I worked with her for many weeks and on a warm September day we went to the shelter to take our baby home. Fast forward a few weeks and we have a cat who comes out of hiding, plays with the laser pointer, and explores the house. She is my best friend and I know with a little time she will be a normal and more social cat. Until then I’m going to enjoy the ride and work with her to bring her out of her shell. I am so thankful I met her when I did and I love her more than words can describe.
We just adore Aspen! He has a very easy and mellow temperament around our three children, sleeps well in his crate at night and is enjoying our yard space for playtime. We’ve been taking him on short outings, walks and to the playground where he is interacting with other dogs, children and unfamiliar adults. He’s enjoyed meeting most people and has remained fairly calm even during busy periods.
Sometimes he takes a few minutes to warm up to a stranger or another dog, but he has not shown any aggressive behavior. Aspen really enjoys the attention of children and loves to play!
He has learned to sit and not to jump on visitors. Our Maltese gets a little angry when he tries to play with her, but he respects her place fairly quickly. We plan to enroll in puppy school soon to reinforce our at-home training.
He’s been a fantastic addition to our family! We look forward to our future with him!
Hogan is settling in nicely, and fits our family like a glove! He is a GEM!
He and our 8 year old Tuxedo cat took a few days to warm up, but are now getting along handsomely.
We have worked hard to keep our new 13 month old Chesapeake exercising and worn out! It has been my anecdotal experience with 2 prior Chesapeakes, that a TIRED DOG is a GOOD DOG.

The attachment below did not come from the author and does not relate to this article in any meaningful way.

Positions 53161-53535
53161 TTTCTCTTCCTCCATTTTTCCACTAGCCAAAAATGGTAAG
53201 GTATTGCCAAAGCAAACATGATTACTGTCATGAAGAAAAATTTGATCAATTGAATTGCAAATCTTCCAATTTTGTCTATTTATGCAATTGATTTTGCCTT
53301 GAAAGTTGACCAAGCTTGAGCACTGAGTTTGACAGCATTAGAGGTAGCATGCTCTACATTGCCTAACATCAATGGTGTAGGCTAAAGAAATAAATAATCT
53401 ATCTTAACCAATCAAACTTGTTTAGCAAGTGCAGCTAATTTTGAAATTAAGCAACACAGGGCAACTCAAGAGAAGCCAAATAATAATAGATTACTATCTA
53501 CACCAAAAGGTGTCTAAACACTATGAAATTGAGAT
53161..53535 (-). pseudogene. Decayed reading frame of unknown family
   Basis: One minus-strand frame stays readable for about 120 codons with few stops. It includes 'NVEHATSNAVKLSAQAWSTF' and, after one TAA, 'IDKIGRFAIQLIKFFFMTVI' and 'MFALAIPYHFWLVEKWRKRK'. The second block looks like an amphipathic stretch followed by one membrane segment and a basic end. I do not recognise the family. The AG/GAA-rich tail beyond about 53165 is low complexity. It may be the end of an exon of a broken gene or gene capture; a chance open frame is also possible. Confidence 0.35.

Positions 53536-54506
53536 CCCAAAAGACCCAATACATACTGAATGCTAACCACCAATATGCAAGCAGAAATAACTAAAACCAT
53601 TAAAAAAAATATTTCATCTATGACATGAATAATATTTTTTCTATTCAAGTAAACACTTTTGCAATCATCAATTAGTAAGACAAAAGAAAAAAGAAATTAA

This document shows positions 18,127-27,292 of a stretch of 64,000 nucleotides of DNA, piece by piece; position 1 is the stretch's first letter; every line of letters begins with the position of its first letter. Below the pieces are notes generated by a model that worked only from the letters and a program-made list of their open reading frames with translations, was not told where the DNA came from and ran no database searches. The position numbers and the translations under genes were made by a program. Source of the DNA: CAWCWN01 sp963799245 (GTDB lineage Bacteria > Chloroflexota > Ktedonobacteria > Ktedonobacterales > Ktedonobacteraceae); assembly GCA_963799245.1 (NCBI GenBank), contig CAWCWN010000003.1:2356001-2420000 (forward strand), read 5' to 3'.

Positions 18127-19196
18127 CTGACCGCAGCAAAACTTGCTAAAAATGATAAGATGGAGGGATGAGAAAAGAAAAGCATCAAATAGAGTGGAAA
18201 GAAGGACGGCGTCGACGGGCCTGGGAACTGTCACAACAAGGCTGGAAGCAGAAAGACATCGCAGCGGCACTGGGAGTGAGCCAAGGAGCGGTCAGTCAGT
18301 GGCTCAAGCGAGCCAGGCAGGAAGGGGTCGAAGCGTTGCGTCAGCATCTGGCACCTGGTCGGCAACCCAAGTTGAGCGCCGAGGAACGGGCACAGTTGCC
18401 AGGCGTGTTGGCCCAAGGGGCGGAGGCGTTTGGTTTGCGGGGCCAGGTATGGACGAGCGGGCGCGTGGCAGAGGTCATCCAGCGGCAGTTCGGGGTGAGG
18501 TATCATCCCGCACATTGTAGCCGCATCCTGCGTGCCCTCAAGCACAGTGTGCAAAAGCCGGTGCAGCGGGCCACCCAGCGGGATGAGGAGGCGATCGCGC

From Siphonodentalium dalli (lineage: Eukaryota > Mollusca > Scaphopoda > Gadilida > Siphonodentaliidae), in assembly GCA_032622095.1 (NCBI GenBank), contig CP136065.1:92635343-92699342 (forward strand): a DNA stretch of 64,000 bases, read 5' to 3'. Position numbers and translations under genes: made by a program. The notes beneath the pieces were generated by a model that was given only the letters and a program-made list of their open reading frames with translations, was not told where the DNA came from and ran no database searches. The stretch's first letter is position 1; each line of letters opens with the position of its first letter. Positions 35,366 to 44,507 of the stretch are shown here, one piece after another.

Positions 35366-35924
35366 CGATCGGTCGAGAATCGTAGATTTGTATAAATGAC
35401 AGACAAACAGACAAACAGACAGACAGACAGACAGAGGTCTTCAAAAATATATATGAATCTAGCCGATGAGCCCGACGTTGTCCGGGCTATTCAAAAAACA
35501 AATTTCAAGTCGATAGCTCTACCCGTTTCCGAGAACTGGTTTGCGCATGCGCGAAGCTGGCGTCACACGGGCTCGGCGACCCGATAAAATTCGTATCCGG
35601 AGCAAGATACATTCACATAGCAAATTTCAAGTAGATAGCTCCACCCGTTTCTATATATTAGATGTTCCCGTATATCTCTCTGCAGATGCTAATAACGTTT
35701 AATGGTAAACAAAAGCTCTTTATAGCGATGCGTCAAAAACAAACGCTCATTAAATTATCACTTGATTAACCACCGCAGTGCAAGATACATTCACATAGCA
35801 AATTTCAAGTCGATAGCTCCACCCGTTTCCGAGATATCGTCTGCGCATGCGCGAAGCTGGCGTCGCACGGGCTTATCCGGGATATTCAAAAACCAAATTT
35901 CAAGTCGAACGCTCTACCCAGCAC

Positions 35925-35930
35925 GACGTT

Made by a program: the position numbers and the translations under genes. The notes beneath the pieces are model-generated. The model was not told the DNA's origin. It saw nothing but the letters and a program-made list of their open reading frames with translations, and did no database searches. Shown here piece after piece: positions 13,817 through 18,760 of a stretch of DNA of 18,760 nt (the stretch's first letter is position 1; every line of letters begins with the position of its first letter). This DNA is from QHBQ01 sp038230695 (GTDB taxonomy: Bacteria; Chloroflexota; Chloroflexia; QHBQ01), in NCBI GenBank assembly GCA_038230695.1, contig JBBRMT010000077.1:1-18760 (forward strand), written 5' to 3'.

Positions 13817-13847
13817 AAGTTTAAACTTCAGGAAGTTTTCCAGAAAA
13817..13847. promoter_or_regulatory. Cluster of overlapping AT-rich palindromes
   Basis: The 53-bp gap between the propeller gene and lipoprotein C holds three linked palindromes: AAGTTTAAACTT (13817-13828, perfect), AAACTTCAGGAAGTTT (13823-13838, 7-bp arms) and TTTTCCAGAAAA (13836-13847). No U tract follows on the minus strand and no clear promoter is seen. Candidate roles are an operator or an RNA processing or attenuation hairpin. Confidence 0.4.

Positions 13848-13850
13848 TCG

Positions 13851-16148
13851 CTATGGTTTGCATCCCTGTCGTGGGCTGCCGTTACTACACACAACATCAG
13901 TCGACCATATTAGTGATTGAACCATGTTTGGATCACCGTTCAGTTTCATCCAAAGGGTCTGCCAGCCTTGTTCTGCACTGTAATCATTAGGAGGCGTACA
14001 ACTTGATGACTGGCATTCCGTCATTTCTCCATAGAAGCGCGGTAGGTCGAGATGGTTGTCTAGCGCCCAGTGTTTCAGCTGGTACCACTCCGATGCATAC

Every muscle in my body hurts!
We have been walking 2-4 miles most every day. In addition, Hogan LOVES to chase Tennis Balls thrown with a “chucker.” He thinks he’s a tennis pro, and LOVES to swim! However, this exercise program is only 50% for him.
Northeast was a delight to work with! First I spoke via phone with your receptionist to verify availability, and later with Sharon. I made the 2 hour drive from Maine, and was met promptly and courteously. A nice introduction was made between Hogan & myself, and I was later left alone to visit and interact in a generous sized room with toys.
It was pretty close to love at first sight, and immediately apparent Hogan was a dear, sweet, boy.
The adoption process was straight forward and expedient. Sharon made it very smooth and efficient.
We had a great 2 hour drive home and Hogan has made a pretty steady and impressive transition. He has made such amazing progress in 2 short weeks!
Thank you all so much for all you do each and every day. The work you do is enormously enriching and valuable to so many lives, human and companions, on both sides of those windows.
You people do such important work! You have my utmost respect and admiration!
Thank you again for all your help!